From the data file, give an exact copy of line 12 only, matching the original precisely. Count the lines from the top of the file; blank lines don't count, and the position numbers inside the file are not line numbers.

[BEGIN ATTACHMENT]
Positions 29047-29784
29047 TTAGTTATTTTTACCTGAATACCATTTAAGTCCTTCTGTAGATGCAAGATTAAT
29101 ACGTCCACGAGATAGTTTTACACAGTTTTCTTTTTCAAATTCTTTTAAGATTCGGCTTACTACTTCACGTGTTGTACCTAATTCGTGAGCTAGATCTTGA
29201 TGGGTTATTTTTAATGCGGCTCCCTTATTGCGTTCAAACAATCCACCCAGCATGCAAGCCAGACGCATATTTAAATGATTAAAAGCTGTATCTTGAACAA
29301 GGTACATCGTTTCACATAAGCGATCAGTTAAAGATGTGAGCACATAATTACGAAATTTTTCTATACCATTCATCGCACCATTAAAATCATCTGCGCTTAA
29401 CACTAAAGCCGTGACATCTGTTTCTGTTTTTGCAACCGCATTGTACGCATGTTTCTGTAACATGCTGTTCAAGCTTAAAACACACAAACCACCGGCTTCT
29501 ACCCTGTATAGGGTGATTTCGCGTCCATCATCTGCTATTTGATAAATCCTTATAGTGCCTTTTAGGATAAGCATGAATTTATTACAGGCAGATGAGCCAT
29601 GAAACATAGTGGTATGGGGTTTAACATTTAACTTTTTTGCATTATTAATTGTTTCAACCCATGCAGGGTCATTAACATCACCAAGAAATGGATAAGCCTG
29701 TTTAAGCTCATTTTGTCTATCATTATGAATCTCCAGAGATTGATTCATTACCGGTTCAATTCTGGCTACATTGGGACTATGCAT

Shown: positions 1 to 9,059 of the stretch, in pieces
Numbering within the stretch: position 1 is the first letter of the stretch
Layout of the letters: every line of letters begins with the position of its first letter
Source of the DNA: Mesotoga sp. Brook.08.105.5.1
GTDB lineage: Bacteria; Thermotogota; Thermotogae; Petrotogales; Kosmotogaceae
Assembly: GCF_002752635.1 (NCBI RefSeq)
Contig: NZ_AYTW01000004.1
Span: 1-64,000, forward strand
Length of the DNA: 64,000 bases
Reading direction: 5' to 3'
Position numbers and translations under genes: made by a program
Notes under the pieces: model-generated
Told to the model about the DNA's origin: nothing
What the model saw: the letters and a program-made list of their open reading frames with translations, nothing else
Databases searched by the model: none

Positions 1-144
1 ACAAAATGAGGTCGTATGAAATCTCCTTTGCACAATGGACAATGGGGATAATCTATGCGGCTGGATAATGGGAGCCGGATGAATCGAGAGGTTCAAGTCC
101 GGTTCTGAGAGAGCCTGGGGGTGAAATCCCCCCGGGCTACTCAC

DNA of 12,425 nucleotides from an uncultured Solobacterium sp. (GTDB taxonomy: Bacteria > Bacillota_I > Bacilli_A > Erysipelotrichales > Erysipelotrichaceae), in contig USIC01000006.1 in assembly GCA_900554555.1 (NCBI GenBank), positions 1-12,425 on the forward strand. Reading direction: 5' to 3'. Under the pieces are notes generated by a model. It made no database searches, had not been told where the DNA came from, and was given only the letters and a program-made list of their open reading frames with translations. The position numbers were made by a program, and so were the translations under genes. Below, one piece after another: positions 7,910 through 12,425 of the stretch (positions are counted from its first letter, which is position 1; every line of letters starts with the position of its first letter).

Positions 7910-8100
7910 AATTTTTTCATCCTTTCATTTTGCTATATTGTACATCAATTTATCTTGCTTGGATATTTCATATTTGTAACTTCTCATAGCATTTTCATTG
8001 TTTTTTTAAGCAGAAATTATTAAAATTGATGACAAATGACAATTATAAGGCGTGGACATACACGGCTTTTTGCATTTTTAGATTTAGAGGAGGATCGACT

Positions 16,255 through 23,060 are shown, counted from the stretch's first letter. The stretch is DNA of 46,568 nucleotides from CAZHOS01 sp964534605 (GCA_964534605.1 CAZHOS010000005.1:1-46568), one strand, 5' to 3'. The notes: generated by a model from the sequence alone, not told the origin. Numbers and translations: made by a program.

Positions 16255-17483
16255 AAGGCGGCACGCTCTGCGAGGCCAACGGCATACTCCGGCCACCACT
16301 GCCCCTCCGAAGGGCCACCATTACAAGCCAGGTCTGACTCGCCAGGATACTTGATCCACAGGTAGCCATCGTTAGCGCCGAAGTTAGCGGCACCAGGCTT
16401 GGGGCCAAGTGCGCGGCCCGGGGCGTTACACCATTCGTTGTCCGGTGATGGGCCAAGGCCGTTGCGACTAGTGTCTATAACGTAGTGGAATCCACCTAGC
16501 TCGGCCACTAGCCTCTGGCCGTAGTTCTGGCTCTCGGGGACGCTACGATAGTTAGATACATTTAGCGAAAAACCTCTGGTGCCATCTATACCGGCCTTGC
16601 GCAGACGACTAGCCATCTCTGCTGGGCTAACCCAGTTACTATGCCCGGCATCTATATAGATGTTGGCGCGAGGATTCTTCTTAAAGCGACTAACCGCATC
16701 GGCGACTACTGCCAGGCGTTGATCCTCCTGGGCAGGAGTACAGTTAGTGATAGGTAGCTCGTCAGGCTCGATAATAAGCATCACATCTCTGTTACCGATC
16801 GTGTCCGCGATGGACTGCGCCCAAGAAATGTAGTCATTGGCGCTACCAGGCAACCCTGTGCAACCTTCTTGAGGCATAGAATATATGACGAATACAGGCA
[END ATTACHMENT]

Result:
Layout of the letters: every line of letters begins with the position of its first letter